The aims of this study were to evaluate the effects of low-level laser therapy (LLLT) and to compare these with the effects of brace or ultrasound (US) treatment in tennis elbow. The study design used was a prospective and randomized, controlled, single-blind trial. Fifty-eight outpatients with lateral epicondylitis (9 men, 49 women) were included in the trial. The patients were divided into three groups: 1) brace group-brace plus exercise, 2) ultrasound group-US plus exercise, and 3) laser group-LLLT plus exercise. Patients in the brace group used a lateral counterforce brace for three weeks, US plus hot pack in the ultrasound group, and laser plus hot pack in the LLLT group. In addition, all patients were given progressive stretching and strengthening exercise programs. Grip strength and pain severity were evaluated with visual analog scale (VAS) at baseline, at the second week of treatment, and at the sixth week of treatment. VAS improved significantly in all groups after the treatment and in the ultrasound and laser groups at the sixth week (p<0.05). Grip strength of the affected hand increased only in the laser group after treatment, but was not changed at the sixth week. There were no significant differences between the groups on VAS and grip strength at baseline and at follow-up assessments. The results show that, in patients with lateral epicondylitis, a brace has a shorter beneficial effect than US and laser therapy in reducing pain, and that laser therapy is more effective than the brace and US treatment in improving grip strength.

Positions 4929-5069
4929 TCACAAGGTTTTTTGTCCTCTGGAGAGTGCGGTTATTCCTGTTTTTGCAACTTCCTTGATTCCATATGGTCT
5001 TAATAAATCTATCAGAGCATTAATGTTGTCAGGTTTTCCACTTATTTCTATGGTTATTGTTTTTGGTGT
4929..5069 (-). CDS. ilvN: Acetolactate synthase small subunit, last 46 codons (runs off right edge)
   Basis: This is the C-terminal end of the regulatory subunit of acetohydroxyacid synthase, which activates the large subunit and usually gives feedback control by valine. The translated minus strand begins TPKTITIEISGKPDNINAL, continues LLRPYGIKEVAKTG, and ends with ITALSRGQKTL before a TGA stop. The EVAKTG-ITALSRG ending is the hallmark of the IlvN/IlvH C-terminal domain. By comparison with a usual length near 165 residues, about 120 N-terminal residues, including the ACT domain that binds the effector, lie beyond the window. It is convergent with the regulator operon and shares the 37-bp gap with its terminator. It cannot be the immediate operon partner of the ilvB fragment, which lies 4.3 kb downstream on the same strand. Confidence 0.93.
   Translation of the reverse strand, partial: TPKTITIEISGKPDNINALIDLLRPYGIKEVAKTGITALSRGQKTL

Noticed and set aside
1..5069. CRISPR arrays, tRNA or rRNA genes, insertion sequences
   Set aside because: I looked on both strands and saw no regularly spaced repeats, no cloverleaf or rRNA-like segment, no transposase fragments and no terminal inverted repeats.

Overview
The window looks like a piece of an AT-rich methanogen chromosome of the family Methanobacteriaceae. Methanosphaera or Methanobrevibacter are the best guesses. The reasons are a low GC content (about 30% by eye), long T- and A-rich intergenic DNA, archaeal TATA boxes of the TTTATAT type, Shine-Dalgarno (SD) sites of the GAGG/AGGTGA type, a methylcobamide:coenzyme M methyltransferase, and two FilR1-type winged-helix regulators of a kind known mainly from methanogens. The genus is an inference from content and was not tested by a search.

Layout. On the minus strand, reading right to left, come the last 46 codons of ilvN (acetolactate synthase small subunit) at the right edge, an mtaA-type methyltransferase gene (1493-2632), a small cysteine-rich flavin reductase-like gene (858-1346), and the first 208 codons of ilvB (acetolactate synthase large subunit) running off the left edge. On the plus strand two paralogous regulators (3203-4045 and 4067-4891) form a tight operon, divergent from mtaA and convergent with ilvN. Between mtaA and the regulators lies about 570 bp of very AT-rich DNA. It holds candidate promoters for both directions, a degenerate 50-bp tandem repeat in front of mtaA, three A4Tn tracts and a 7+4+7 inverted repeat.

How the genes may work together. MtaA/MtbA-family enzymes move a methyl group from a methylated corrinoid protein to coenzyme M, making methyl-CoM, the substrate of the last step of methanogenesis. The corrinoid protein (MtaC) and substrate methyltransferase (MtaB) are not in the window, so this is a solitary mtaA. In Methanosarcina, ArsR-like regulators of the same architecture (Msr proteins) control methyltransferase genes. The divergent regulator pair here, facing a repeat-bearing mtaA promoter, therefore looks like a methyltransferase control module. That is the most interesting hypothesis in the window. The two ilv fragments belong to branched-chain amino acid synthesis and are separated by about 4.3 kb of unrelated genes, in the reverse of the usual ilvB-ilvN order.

19. The 2- and 8-week effects of decompressive brace use in people with medial compartment knee osteoarthritis.

    PubMed

    Lamberg, Eric M; Streb, Robert; Werner, Marc; Kremenic, Ian; Penna, James

    2016-08-01

    Knee osteoarthritis is a prevalent disease. Unloading the affected compartment using a brace is a treatment option. To determine whether a decompressive knee brace alters loading in medial knee osteoarthritis following 2 and 8 weeks of use. Within subjects; pre- and post-testing. A total of 15 individuals with medial knee osteoarthritis attended four sessions: baseline, fitting, 2 weeks after fitting (post), and 8 weeks after fitting (final). A gait analysis was performed at baseline (without knee brace), post and final. Knee adduction impulse, first and second peak knee adduction moment, knee motion, and walking velocity were calculated. Participants also recorded hours and steps taken while wearing the brace. On average, the brace was worn for more than 6 h/day. Through use of repeated-measures analysis of variance, it was determined that the knee adduction impulse and second peak knee adduction moment were reduced (p < 0.05) at post and final compared to baseline (36% and 34% reduction in knee adduction impulse, 26% reduction in second peak knee adduction moment for post and final, respectively). Furthermore, participants walked faster with increased kn